Voters across the state tore into their ballots last week as giddy as kids on Christmas morning, only to get to the end and then there’s the big record scratch: What’s with all these amendments to the Utah Constitution?
There are seven amendments — the most in at least four decades — that voters are being asked to approve. It’s a lot to digest.
Most of them aren’t particularly controversial. Removing references to slavery from the Constitution and making clear that the state’s founding document applies equally to men and women are kind of no-brainers.
But then there’s Amendment G.
It’s a complicated proposal that makes significant changes to how some of the most vital programs in state government — education and services for children and disabled individuals — get funded. So stick with me here while I lay the groundwork.
Beginning in 1946, Utah’s Constitution earmarked all of the income tax revenue to K-12 education. In 1996, a constitutional amendment added higher education to that pot of money. Sales tax and gas tax pays for every other state government program.
While income tax collection has been seeing robust growth, sales tax and gas tax have generally not, and that’s squeezing the ability to pay for things like roads and social services and highway patrol and the like.
That’s why we saw the Legislature’s ill-fated attempt at tax reform — you remember, the one that blew up like the Death Star after voters outraged at a food tax increase forced lawmakers to repeal the measure.
Amendment G is, at its core, another attempt by lawmakers to relax the rules on how they spend money and ease the squeeze.
It proposes taking social service programs for children and Utahns with disabilities — about $600 million total — and funding them with money meant for education instead of sales tax dollars. State Sen. Dan McCay, R-Riverton, who sponsored the change, said the idea is to “focus on the whole kid,” that mental health services and the like are part of a quality education, so it makes sense to fund them out of the Education Fund.
To get educators on board, lawmakers passed HB357, which guarantees that, at a minimum, schools will get funding to cover rising student populations and inflation, and a percentage of new money will be put into savings to act as a buffer against future recessions.
Those are not small concessions, and it was enough to get the Utah Education Association on board. If the amendment fails, those guarantees go away — and it’s why I really went back and forth on whether to support Amendment G or not.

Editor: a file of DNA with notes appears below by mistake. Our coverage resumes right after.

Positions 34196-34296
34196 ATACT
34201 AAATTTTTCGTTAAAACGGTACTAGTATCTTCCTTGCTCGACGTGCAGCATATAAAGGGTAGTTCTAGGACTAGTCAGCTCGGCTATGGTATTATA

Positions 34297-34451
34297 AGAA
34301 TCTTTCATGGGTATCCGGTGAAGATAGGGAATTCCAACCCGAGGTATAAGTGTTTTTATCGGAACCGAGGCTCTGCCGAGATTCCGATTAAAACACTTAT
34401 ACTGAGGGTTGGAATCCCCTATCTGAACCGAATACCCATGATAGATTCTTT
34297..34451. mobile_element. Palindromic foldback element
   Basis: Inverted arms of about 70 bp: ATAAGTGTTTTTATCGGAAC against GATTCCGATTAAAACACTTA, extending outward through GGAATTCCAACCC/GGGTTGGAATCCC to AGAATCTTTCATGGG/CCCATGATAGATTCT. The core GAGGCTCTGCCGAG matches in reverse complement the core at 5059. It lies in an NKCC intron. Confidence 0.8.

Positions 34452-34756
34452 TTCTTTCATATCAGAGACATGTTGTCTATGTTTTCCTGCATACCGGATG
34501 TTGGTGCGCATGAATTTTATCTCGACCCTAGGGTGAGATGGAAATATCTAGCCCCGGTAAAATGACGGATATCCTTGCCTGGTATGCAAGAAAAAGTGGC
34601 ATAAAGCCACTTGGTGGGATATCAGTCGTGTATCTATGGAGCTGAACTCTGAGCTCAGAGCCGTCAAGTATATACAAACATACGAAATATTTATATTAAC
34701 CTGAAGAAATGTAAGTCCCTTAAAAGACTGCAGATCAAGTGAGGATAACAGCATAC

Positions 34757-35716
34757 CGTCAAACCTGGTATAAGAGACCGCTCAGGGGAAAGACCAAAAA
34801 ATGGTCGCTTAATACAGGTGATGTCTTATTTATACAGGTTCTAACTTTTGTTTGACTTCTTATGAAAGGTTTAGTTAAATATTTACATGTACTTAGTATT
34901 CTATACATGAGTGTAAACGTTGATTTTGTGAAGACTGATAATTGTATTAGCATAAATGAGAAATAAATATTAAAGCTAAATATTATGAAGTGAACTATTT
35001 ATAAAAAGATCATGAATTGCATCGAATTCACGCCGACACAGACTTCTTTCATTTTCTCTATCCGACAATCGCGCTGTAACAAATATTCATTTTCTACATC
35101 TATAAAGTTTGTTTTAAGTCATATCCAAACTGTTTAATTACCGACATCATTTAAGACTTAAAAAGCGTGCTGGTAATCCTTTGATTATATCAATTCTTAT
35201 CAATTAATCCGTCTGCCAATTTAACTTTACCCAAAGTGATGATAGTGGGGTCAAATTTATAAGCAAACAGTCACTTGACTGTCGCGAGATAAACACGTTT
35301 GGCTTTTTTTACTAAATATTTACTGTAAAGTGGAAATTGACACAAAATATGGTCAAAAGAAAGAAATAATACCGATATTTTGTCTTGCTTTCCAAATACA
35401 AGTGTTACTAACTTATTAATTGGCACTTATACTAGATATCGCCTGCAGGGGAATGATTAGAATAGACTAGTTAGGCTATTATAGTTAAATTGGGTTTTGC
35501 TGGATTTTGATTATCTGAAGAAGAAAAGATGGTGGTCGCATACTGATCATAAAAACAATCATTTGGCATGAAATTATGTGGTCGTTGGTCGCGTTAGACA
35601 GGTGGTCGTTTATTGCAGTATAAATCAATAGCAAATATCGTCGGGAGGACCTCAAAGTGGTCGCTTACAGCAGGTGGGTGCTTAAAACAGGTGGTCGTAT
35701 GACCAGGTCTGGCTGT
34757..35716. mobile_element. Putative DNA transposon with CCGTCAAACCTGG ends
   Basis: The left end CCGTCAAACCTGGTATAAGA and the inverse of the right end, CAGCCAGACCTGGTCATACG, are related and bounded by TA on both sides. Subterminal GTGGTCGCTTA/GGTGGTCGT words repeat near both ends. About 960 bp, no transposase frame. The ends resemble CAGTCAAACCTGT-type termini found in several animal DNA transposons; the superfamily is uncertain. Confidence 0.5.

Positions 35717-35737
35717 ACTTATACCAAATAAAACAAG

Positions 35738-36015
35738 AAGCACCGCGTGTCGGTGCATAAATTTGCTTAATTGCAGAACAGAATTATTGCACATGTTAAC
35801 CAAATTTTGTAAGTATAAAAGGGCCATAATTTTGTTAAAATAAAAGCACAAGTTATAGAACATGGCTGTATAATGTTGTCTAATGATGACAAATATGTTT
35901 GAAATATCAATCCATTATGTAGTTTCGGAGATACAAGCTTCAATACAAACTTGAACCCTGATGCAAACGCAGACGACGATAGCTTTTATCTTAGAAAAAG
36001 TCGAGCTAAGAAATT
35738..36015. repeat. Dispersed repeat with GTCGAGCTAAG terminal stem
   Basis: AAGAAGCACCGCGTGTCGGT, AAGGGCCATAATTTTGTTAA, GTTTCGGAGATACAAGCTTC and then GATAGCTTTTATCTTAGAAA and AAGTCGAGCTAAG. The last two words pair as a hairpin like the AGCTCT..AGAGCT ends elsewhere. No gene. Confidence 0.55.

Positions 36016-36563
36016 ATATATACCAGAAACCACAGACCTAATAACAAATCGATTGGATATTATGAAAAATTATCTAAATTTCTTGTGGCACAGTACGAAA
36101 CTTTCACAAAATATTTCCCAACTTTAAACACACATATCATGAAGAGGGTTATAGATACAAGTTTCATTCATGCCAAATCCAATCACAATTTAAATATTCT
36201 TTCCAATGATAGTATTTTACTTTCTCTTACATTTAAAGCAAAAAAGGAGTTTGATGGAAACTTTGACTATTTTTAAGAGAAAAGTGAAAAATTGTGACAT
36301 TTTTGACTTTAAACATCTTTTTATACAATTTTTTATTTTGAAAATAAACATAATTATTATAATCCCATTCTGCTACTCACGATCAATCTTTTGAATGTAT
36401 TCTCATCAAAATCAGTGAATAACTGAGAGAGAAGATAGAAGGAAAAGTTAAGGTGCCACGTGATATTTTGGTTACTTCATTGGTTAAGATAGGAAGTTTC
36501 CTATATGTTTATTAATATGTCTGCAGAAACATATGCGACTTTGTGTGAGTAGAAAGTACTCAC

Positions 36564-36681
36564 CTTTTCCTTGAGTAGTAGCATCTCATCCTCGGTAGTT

In the end, I cannot.
Years ago, Joe Biden put it this way: “Don’t tell me what you value. Show me your budget and I’ll tell you what you value.”
This is no exception. The Legislature wants more flexibility in how they slice up the budgetary pie and, so long as the pie stays the same size, one program will win and one program will lose. What’s concerning is that education generally and higher education in particular seem destined to be the losers.
Think about it this way: If lawmakers wanted to keep education spending on the same trajectory or to increase spending, they don’t need Amendment G to do that. The only reason to pass it is so they can spend less than they otherwise would on schools, diverting the money to other programs.
Lawmakers are eager to point out that over the past five years there has been more than $1 billion in new education spending.
That is good, and perhaps you are of the opinion that we spend plenty on schools and it’s time to spread the money around. If you share that view, Amendment G is a win.
I don’t see it that way and neither do the Utahns who routinely put education among their top issues.
Utah remains last in the nation in per-pupil spending. It wasn’t until last year that we got back to the level of investment (adjusted for inflation) that we had before the Great Recession.
Now is not the time to start carving up education’s revenue stream and I fear that that is exactly what will happen if we pit K-12 education against higher education and important social services.
Passing Amendment G gives lawmakers flexibility, but doesn’t solve the foundational problem: If Utahns value the services the government provides, we need to pay for them. Nobody loves paying taxes — ask Donald Trump — but shuffling money around doesn’t accomplish anything.
Not to mention, according to the Utah Tax Commission, Utahns’ tax burden is lower than it has been at any point since the early 1960s.
“What we’d love to see if we had a magic wand is: What are our needs as a state? What resources do we have? … and then come up with a plan,” said Moe Hickey, director of Voices for Utah Children, which opposes Amendment G. “If we don’t value children, let’s just say that. But if we do, we’re going to have to look at other sources of revenue.”
I’m not betting that the Legislature will do that. It’s hard. Amendment G is easy.
And the sad truth is that it probably doesn’t matter if Amendment G passes. Republican lawmakers have already identified hundreds of millions of dollars they can pull out of education funding if Amendment G fails — it’s the threat they used to get the education community on board.
So no matter the outcome, they’re going to try to carve up education revenues. But that doesn’t mean we should make it easy for them, and we certainly shouldn’t be complicit in that effort by supporting Amendment G.